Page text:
Coronavirus has brought the world to a standstill. Despite all the doom and gloom, there are some positives that most of us can get takeaways from this coronavirus pandemic. There are many lessons you can learn from the deadly virus which you can apply in different industries such as cybersecurity.
Believe it or not, information on computer networks travels in the same way as disease processes work. That is why one of the first computer threats was known as viruses. In fact, computer viruses use the same strategies for infections and reproductions as their biological counterpart.
It all begins at a basic level as the biological virus spreads to their nearest neighbor. Same holds true for computer networks as they use routing protocols, which specifies how different routers communicate with one another and transfer information. This allows these routers to select the best routes between two nodes.
With so many similarities, HOSTNOC decided to draw a parallel between the two and find out what cybersecurity lessons businesses can learn from the coronavirus pandemic. In this article, you will learn about four key lessons COVID-19 outbreak has taught businesses.
Did you know why governments are asking their citizens to practice social distancing even though it is not a cure for the disease? To slow down the spread of coronavirus pandemic. Similarly, slowing down a cyberattack can have its benefits. Not only does this give you extra time to detect and respond to cyberattacks but also allows you to minimize the damage done by these malicious attacks. Even the traditional safes are rated based on their ability to resist criminals. The longer a safe can resist the thief, the stronger it is considered.
To overcome any disease, it is important to understand where the disease originated from, why does it happen, how will it spread and which areas are the hotspot. Cybersecurity works in the same way. Most cybersecurity teams struggle to identify the root cause of malware infections, which is why they could not respond to these cyber attacks in a timely and efficient manner.
To minimize the impact of cybersecurity attacks, it is imperative that you take a proactive approach to cybersecurity. Map out your entire network and understand information flow and access pathways to and from the best-dedicated server. Even though this might not be easy and might demand additional resources, which might bump up your IT operational costs, but it is well worth it. Take advantage of automation and sophisticated algorithms that enable you to answer important questions.
If you closely analyze the journey of a cyber attacker, you will notice that most cybersecurity attacks first target low-value targets and use these low-value targets to target and infect high-value targets. The reason they do that is that low-value targets are usually not protected, which makes their job much easier.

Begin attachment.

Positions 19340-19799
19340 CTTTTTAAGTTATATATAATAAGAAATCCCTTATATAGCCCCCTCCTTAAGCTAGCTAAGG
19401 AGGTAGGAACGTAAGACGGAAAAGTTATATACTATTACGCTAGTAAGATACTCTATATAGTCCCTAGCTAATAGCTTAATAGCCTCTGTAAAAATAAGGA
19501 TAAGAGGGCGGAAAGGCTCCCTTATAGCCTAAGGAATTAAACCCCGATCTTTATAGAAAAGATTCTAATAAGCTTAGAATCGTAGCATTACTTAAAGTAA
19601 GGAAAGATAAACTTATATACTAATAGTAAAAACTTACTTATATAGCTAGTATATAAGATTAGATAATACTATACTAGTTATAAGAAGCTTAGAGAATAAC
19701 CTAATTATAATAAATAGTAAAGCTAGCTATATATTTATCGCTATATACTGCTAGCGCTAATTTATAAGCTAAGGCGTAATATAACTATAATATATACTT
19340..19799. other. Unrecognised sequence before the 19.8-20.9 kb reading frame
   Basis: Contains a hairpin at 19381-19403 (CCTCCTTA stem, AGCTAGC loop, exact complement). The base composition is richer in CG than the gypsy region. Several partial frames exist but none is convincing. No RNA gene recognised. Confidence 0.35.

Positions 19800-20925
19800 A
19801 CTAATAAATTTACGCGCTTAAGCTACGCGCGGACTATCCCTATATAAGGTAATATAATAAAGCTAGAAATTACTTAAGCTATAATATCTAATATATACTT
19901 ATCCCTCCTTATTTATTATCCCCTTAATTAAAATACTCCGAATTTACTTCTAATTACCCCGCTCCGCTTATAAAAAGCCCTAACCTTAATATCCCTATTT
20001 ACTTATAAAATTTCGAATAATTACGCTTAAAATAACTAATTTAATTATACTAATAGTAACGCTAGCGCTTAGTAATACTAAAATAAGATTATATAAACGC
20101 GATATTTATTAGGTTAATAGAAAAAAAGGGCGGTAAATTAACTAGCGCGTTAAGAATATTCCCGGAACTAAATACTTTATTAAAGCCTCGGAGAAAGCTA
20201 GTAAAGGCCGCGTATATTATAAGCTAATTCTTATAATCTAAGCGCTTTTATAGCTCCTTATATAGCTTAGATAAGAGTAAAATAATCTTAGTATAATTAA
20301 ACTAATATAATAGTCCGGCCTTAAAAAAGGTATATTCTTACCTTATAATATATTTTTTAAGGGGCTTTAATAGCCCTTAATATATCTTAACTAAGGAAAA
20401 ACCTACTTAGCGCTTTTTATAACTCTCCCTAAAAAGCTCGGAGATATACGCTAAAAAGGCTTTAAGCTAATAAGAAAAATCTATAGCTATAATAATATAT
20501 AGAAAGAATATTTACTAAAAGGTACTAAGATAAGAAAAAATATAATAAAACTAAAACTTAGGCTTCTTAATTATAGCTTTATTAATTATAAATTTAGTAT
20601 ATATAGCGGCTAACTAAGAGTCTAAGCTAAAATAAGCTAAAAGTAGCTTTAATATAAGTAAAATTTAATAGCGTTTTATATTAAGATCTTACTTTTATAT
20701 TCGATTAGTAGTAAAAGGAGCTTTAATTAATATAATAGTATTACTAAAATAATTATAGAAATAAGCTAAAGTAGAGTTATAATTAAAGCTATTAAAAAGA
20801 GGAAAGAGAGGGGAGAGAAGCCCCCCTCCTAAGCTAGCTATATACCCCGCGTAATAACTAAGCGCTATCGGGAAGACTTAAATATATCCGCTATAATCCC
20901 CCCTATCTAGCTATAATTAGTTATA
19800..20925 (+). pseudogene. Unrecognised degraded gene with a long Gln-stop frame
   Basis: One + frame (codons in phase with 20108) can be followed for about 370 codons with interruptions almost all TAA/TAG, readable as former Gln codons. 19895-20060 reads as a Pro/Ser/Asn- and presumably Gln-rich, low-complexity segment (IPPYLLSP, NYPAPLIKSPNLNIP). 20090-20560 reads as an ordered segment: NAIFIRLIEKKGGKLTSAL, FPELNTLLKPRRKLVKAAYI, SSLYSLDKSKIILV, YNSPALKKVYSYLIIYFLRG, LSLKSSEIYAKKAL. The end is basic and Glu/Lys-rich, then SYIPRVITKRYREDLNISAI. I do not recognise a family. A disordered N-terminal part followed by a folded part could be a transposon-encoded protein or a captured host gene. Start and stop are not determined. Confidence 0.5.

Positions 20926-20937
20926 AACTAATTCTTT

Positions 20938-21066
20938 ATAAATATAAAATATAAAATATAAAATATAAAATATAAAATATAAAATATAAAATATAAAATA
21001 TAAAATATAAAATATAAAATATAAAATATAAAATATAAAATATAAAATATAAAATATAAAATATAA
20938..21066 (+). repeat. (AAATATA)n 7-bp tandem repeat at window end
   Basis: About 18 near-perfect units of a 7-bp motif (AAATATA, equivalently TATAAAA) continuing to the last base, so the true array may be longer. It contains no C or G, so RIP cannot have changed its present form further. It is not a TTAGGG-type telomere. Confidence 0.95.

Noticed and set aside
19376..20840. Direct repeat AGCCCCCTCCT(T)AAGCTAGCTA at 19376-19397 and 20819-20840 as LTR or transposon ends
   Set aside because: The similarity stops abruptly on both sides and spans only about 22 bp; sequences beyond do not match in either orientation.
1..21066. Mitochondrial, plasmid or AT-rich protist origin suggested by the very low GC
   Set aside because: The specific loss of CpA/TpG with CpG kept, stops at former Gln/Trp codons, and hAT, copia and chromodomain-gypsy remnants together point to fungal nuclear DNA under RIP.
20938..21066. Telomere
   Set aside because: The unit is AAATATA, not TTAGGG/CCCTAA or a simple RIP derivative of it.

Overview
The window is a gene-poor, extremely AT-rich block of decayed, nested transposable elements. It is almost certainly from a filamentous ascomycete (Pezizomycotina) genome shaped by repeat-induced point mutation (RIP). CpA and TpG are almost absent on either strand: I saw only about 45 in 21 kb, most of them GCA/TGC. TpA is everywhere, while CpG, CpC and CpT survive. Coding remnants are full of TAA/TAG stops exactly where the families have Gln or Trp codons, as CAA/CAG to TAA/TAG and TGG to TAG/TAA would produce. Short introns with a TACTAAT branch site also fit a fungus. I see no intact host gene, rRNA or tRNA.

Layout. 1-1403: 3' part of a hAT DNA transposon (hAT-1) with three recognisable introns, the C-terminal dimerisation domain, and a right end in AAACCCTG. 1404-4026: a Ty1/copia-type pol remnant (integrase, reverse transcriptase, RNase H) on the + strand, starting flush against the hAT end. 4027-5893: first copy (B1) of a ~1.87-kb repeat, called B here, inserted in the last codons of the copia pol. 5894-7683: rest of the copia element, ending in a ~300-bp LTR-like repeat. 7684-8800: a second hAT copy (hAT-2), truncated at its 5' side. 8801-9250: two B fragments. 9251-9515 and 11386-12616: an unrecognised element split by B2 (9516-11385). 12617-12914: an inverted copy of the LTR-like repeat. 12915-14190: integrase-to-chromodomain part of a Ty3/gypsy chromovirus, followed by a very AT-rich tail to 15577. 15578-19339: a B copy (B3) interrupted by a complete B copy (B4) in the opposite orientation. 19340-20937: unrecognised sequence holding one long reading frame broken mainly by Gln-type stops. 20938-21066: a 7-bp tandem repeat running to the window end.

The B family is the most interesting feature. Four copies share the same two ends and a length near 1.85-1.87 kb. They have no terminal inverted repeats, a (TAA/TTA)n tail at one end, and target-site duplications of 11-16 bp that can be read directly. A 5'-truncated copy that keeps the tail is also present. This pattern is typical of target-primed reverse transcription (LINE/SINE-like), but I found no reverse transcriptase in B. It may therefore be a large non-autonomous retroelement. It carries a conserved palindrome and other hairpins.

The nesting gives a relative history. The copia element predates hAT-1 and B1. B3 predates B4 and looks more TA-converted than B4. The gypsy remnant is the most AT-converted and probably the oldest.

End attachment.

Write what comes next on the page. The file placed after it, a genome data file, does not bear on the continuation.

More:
Similarly, diseases like coronavirus spread when humans connect with one another. It all started in China but has rapidly made its way to different countries of the world and today, we are at a stage where almost every country in the world is affected by this virus. In short, this means that both computer virus and biological virus move laterally. If you understand this lateral movement and could identify and break up these patterns, we can easily prevent infections from infecting other areas.
Wash your hands. You might have heard this advice hundreds of times during the last couple of months. Did you know why? Because it is the first and best line of defense against coronavirus. Same goes for cybersecurity. You need to take care of your online hygiene because if you won’t then, you will easily get infected.
This includes everything from knowing who is accessing your network and what kind of data is present on your network to making sure that devices accessing the network are configured correctly. Cybersecurity teams need to make sure that they follow best practices and cybersecurity frameworks and standards so their data could stay safe. Follow password best practices when setting passwords and implement two-factor authentication to add an extra layer of security.
Viruses, whether it is biological, or computer-based, share some similar key characteristics and if you understand them, you can prevent them from infecting your system. Once you follow cybersecurity best practices, slow down the process of infection by preventing lateral movement, you can easily protect your IT assets. Identify the root cause of the problem and develop an in-depth understanding of your cybersecurity architecture and information flow.
Which cybersecurity lessons did you learn from coronavirus? Feel free to share it with us in the comments section below.